Food for Thought on Wearable Tech

Is wearable technology ready to be truly sensory? #wearables #smarttech #machinelearning

Four years ago, a revolution was ready to thrill us faster than anything we had experienced before it. It would fix the challenges we experience engaging with technology.

The revolution was that smartphones and tablets – which had ousted the once-dominant PC – would fall prey to wearables. These smaller, faster and smarter technologies were eager to push them aside.

What are these revolutionary devices?

Four years ago, smartwatches were the 'next big thing'. They were going to be that killer platform hosting our next social network. They were going to free us from our smartphones and elegantly make wearables mainstream.


Fast forward and none of that happened. In fact, we saw the opposite.

Pebble – the startup largely responsible for priming interest in smartwatches – sold itself to FitBit … only for FitBit’s sales to plummet by 40% in 2016. Even Apple declined to release unit sales for its Apple Watch – leading many analysts to infer underwhelming uptake before Series 4.


What about other wearable tech devices?

Google Glass was an eye-watering failure, Nike’s Fuel Band flopped and Jawbone had to grit its teeth, then admit defeat. If you add the ludicrous number of wearable tech rings, ties, shirts and even underwear claiming to change our lives. Over 18 million devices have gotten past Series A funding only to fold less than 2 years later.

A complete dependence on smartphones also makes most wearables’ way of life parasitic. Our phones are becoming ever more useful, advanced and ubiquitous. When your phone has a built-in fitness tracker why have a separate one attached to your wrist? Not a great idea, especially when it needs to connect to your phone.

A lack of innovation has therefore left current wearable tech on an inexorable trajectory, doomed to sit alongside fax machines, floppy discs and Betamax on the landfill of cultural artefacts.


Why didn't these life changing technologies change anything... yet?

Is it time to admit that despite the tech industry's enthusiasm, the gadgets we actually got didn’t live up to their promise?

Are wearables, at best, niche products for fitness gurus or geeks who like getting emails on their wrist? Or is the issue deeper?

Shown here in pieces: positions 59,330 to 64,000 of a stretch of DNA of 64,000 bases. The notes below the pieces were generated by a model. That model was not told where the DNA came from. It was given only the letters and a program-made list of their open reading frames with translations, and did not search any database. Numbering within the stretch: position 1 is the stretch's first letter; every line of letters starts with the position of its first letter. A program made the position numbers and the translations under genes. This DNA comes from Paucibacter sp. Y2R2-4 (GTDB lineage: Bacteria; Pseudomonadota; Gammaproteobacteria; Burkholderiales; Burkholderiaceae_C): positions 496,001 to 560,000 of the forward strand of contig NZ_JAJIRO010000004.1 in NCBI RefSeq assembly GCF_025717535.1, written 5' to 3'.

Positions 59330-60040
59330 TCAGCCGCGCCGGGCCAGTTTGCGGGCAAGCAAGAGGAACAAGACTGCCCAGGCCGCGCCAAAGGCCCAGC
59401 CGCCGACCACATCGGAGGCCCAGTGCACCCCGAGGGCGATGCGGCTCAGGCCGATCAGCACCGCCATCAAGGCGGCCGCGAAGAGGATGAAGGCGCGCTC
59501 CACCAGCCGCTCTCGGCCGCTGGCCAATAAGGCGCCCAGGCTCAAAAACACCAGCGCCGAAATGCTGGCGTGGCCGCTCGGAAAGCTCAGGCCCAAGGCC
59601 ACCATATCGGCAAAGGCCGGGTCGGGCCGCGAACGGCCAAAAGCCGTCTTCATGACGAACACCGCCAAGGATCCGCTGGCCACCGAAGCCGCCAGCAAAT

Could early adopting, tolerance of underwhelming wearable tech just breed more of the same?


If so, what will be the solution?

The reviving factor will be creativity.

The lure of keeping phones and wearables inextricably linked is strong. For now, phones can offer immediately accessible processing power to glean insight rapidly from our sensing technology.

And there’s no point designing wearables with graphical interfaces. They could never compete with larger OLED screens found in the latest crop of smartphones.

What we really want is symbiosis, where wearables solve day to day problems before we’re even aware they exist… and in ways that phones will find impossible on their own.

Wearable tech will “reduce the number of seconds in the day when you’re confused. It will make you a functionally smarter human being.”
Phil Libin, former CEO of Evernote


Let’s press a magic button and create the perfect wearable

Who knows where it might lead?

The power of wearables comes from connecting our senses to sensors; the information the sensors gather won’t help you if you can’t benefit from it when you need it. For this, wearables need to be intuitive. They also need to be well-designed, comfortable and beautiful; better still... invisible.

Bring those two ideas together and you end up with what Google co-founder Larry Page called the magic two-second rule. “If you can’t use a tool effectively within two seconds,” he said, “your use of it goes down exponentially.”


Smartphones have trouble meeting the two second rule

By the time we extract them from our skinny jeans, swipe and find our way to whichever app we wanted, the moment has often passed.

And for all its portability, the smartphone still acts as a distraction from whatever else we’re doing — in the car, in a business meeting, at restaurants — even from our friends and family. Phones draw us away from what’s real and important into an increasingly addictive digital ether.

Any wearable should, therefore and as a minimum, reduce that friction.

But here’s the thing: Why just reduce it? Why not avoid it entirely? Even better, what if you could create the opposite of friction?

Is that where creativity finally turns the tables?

Our perfect wearable will reverse the time taken to do something into a negative: The device knows what you want before you know you want it. Its instant, even predictive information, will get you through your day.

It's a gateway to augmented reality, turning real-world data into unobtrusive, real-time solutions about the world around us. It will keep us grounded in our lives and functionally smarter in how we live them.

And where’s the best place for a wearable to find all this?

Where do we decide what’s important?

In our heads.

Food for thought, isn’t it?